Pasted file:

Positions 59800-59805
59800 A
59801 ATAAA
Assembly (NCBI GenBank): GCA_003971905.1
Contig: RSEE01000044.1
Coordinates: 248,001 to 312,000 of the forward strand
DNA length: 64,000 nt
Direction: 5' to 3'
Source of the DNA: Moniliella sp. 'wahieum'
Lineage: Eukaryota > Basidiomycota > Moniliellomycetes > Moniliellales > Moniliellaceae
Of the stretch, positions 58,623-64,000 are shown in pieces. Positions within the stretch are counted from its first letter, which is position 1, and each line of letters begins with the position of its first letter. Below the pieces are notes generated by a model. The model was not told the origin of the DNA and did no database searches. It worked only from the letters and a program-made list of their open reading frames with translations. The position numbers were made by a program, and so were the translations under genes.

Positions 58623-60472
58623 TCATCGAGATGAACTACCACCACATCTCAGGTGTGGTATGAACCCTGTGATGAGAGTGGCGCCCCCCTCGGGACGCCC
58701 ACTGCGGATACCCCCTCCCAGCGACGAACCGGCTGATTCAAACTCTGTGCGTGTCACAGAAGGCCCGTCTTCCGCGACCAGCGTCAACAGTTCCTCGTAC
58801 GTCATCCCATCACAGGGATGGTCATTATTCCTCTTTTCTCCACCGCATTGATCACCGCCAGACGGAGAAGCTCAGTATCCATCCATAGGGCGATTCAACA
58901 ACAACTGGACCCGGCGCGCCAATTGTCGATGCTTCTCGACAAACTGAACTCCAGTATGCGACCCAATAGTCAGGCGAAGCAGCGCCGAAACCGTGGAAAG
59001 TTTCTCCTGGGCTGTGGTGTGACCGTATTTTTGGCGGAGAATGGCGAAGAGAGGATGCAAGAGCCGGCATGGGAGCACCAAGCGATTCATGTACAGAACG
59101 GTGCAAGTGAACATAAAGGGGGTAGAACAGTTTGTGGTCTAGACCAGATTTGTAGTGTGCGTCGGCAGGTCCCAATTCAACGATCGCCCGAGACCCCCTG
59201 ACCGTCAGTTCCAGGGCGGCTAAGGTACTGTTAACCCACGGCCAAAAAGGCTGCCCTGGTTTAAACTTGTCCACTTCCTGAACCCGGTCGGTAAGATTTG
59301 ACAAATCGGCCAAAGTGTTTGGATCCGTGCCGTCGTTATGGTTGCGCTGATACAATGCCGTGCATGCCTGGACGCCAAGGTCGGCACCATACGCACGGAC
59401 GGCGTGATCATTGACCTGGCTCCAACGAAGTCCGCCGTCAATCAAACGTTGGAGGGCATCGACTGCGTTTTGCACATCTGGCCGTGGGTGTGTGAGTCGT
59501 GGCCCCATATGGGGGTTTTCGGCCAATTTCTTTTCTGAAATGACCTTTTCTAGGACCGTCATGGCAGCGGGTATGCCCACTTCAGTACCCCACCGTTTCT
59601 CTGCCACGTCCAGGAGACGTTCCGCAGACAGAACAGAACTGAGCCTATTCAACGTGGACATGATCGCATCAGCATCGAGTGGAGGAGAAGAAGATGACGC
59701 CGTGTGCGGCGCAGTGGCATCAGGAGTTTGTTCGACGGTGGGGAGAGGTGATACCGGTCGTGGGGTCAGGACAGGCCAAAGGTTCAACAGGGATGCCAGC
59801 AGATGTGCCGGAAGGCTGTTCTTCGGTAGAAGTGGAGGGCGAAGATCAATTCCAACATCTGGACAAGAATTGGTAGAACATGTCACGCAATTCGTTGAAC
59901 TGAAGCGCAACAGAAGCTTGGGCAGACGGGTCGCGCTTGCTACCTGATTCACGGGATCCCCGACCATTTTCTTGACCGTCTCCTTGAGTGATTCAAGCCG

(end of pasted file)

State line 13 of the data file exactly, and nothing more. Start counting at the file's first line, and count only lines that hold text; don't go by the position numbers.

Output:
58623 TCATCGAGATGAACTACCACCACATCTCAGGTGTGGTATGAACCCTGTGATGAGAGTGGCGCCCCCCTCGGGACGCCC